It’s been a funny old decade in the motoring industry: big names have tumbled from great heights, while we opt for bigger, stronger vehicles.
Electric vehicles tried their hardest to make a splash in the Australian market, but failed to capture the infrastructure dollar needed to support the set-up.
The New Daily motoring journalist Bruce Newton walks us through some of the biggest moments to hit Aussie roads and drivers from 2010 to now.
The death of the car industry
In 2010 Ford, Holden and Toyota built about 146,000 vehicles in their various Melbourne and Adelaide assembly plants. By 2018 that figure was down to zero. Ford shuttered its sites in 2016. Holden and then Toyota fell like dominos in late 2017.
The closures were the endplay of a gradual flattening of the playing field that had started decades before as tariff protections were wound back and local manufacturers were forced to become globally competitive.
Well, the locals gave it an almighty shot; the Toyota Camry was exported by the thousands to the Middle East from Altona and the Ford Territory and final local Holden Commodores were terrific vehicles.
In the end economic necessities and political realities brought about the industry’s demise, but that didn’t minimise the pain for the thousands who worked in it, or the millions who had grown up loving these local cars as part of their culture.
Sure, there are many rational reasons why the shutdown had to happen, but that still doesn’t make it easy to accept and I’m still waiting for the evidence we’re a better country because of it.
The collapse of Holden
Shutting the Elizabeth plant and ending production of the Commodore ripped out Holden’s heart and soul.
Australia’s car company – actually owned by America’s General Motors – has tried to reinvent itself ever since, first abandoning and then re-embracing its blue-collar heritage, while sales tumbled.
Most recently, it has announced the end of the imported Commodore – that car itself a source of controversy – and withdrawn all together from the passenger car market to concentrate on SUVs and the Colorado ute.
Trouble is, of what’s left, only the Colorado is a respectable sales performer.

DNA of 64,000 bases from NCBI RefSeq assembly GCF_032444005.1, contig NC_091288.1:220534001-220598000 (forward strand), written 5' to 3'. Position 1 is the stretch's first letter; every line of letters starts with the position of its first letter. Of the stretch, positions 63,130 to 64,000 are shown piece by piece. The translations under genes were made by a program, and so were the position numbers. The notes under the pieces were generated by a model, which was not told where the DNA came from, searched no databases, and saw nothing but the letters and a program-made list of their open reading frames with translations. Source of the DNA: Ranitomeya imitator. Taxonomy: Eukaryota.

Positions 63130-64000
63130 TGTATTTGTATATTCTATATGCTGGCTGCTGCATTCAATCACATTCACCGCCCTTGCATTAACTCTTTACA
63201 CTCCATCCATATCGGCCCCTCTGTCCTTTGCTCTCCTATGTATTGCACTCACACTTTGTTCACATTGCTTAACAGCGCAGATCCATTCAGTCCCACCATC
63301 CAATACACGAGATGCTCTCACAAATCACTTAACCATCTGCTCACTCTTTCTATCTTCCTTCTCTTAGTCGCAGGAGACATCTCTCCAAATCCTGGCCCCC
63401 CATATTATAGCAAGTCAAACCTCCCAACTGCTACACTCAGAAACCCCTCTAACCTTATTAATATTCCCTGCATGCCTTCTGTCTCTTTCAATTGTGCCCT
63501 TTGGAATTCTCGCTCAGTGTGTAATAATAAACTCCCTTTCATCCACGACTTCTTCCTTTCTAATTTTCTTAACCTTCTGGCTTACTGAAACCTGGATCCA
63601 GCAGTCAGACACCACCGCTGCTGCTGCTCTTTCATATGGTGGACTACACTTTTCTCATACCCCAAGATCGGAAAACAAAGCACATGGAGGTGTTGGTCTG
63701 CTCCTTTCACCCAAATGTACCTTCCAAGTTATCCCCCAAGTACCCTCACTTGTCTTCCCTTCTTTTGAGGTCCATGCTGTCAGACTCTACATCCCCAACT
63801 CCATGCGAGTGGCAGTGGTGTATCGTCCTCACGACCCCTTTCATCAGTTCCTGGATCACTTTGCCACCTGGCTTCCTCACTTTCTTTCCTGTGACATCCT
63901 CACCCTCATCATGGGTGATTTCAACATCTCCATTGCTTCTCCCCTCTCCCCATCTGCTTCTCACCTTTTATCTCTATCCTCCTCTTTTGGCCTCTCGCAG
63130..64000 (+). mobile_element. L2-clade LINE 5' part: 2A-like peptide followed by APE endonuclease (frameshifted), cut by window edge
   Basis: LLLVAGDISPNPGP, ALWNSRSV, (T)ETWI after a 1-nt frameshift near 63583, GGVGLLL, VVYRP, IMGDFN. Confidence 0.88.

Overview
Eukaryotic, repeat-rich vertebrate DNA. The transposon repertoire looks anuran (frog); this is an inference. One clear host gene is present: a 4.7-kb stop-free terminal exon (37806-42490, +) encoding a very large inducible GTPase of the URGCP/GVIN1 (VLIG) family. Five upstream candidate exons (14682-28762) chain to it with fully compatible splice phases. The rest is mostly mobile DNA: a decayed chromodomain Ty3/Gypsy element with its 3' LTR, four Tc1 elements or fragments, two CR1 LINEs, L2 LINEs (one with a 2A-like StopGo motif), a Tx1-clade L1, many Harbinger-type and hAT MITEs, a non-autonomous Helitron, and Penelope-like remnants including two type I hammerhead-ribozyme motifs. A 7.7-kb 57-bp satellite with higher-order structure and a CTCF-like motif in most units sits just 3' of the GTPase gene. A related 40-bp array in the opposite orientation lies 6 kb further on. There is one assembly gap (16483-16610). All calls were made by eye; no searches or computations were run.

There are now serious doubts about whether Holden can survive at all.
Go back a couple of years and few in the auto industry would have believed Ford would handle its exit from local manufacturing better than Holden. But that’s exactly what’s happened. The blue oval brought in the Mustang sports car to keep all the V8 Falcon owners happy and the locally developed Ranger ute has proved a sales bonanza.
Toyota unstoppable, despite itself…
There are so many reasons Toyota could have come a cropper in recent times; closing its local manufacturing plant, the management brain drain it suffered shifting its management to Melbourne, the reliability issues and a high-profile class action. Even the simple fact many of its cars are uninspiring.
But it ploughs on. Since 2003, including the recent era of record million-plus industry sales, it has been Australia’s top seller, often claiming around double the sales of any other brand.
A strong SUV, ute, van and small-car line-up, a huge switched-on dealer network and a reputation for quality, durability and reliability have earned it the mantle of the default car choice in Australia.
But as indicated above, there are issues, including that class action over faulty diesel particulate filters fitted to the incredibly popular HiLux ute and other models. Is Toyota slipping? Time will tell.
The rise of the SUV
Back in the days when we all drove six-cylinder sedans, SUVs were big 4x4s that could clamber anywhere and do just about anything. They were serious off-roaders for serious off-road drivers.
But now SUVs are everything from that traditional outback explorer to barely modified station wagons and hatches, with little more than an ‘X’ added to their name.
Hey, no need to go to all the expense of the real thing when all the buyers really want is the space and high seating position SUVs offer … and maybe the suggestion of an adventurous spirit.
Combined SUV sales surpassed passenger cars in 2017 and have continued to further outstrip them ever since.
Weaponising the ute
When Scott Morrison warned Labor was coming for our utes at the last federal election he wasn’t talking to a small audience.
When sales figures are broken down from vehicles types (SUV, passenger etc) into segments then it quickly becomes apparent utes, like the aforementioned HiLux and Ranger, are big business.